When the family found out, the reaction was uniform outrage. They were incensed that I would air my dirty laundry in such a fashion — that I would air their dirty laundry without consulting them. My response was that they’d had 30 years to bring it up, and they hadn’t. I thought I’d waited long enough before choosing to deal with my past in my own way, on my own terms.

Most interesting is that nobody denied anything I wrote. Nobody owned up to it, either. They were not interested in what had happened. Either that, or they couldn’t allow themselves to face it.

That was five years ago. Today I don’t speak to a single one of my relations. Some days I feel desolate. Some days I feel free. Most days I realize that my plan worked, whether I would admit that plan to myself or not: I wanted the Bad People of my childhood to go away, and they did. If I never contact any of them again, I truly believe that none of them will contact me.

My question is: Is this resolution? Is this a real and valid way of dealing with a monstrous childhood? I’ve done therapy, I’ve cataloged what happened, I’ve inventoried my feelings about it, I’ve tried to speak to siblings and parents about it without success, I’ve confronted, I’ve publicized, and I’ve paid the price. I know I’m capable of moving forward alone. But should I?

Yours fondly,

On the Brink

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Dear On the Brink,

Yes, I think you should move forward. I think this is resolution. It may not feel like resolution. It may feel hollow. But it sounds like resolution — or the only kind of resolution one can have to events whose faint echoes will continue to be heard the rest of your life. It may be the closest you get to resolution.

It may be helpful to ask, If you could have the perfect resolution, what would that feel like? Would it make everything feel “normal”? For those of us who so rarely feel “normal” anyway, how would we know? It’s possible that even if you could have a perfect resolution it would still not feel like resolution, because you have been formed already by these events; you are, in a sense, already armed against such things, already wary, already tensed forever for the next blow.

Besides, is a resolution even possible? What would it look like? I suppose the ultimate resolution would be a kind of radical undoing: These things would never have happened in the first place. You would get a do-over childhood in which you were protected and loved and allowed to grow in a fairly normal way. That is, of course, outside the boundaries of what is possible in this universe. Even if everyone wanted this, we could not bring it into being.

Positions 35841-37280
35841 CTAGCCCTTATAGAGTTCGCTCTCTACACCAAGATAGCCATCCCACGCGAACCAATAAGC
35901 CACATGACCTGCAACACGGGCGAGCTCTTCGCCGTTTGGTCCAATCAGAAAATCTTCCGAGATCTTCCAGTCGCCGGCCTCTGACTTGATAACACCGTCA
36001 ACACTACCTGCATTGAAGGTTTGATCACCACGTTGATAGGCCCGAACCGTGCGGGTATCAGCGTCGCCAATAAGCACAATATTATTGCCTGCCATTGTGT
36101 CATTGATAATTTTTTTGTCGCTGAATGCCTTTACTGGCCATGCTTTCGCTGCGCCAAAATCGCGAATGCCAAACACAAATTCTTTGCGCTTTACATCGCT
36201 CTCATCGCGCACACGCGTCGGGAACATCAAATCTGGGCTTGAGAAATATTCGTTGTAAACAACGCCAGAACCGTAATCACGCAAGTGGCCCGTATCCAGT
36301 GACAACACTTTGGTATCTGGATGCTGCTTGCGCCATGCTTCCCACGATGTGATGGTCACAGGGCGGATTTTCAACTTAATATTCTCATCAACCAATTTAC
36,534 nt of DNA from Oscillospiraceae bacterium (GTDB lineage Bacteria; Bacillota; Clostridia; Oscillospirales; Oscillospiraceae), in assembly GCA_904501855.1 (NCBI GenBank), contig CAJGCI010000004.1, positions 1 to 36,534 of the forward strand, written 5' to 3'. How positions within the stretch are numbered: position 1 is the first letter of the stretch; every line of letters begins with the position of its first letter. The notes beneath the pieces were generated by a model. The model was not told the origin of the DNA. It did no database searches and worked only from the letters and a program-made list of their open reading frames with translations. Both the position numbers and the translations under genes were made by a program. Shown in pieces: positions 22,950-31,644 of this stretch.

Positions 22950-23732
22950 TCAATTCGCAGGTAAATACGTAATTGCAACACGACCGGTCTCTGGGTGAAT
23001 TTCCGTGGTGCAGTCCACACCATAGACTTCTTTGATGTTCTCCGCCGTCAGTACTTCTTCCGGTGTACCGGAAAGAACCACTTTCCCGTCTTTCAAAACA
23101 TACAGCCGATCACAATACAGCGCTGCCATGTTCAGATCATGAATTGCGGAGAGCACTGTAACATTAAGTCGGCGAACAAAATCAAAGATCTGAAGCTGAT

What would be second best? The second best, I suppose, would be if your family members changed inwardly; if there were a God who could reach down and change their hearts, then perhaps they could step forward as a group, in grave ceremony, and confess their shameful acts. Resolution could take the form of a truth commission, a trial, a complete airing of all the crimes you remember. They might offer to bare their backs to you for whipping, prostrate themselves before you and give you all their worldly goods, become your slaves for life in penance — and you, seeking not vengeance but only closure, could take the high road and tell them no, there’s no need for that, all you wanted was a little truth.

But that is not likely either, is it? You know enough about the people involved to know how unlikely it is. They have had their opportunities. It is probably not even worth considering, except as a healing fantasy, a childlike wish.

So what is left as resolution? This relative peace you have found. This cessation of hostilities. The assurance of no further damage. That seems to be about it. You have attained safety. You are not being attacked or belittled. You are being left alone. That may be, in itself, resolution.

It sounds like resolution because you yourself have done a lot of work, thinking, feeling, remembering and going about your life with the echoes of these events occasionally in your mind. The writing was probably very helpful to you as well. It sounds like it did what it so magically seems to do — it let you get a handle on this thing, get your arms around it, define it, pin it down, contain it in words, and publishing it allowed you to defy those who would have kept you silent. That may have freed you from their influence, assured you that you no longer have to fear them.

So, as I say, it may not feel like resolution to you, but I think it is a kind of resolution — not, perhaps, the dramatic kind, but the slow, painful, subtle kind. I wish you luck as you go forward, as free of your past as any man can be.

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My husband abused my son

 

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Dear Cary,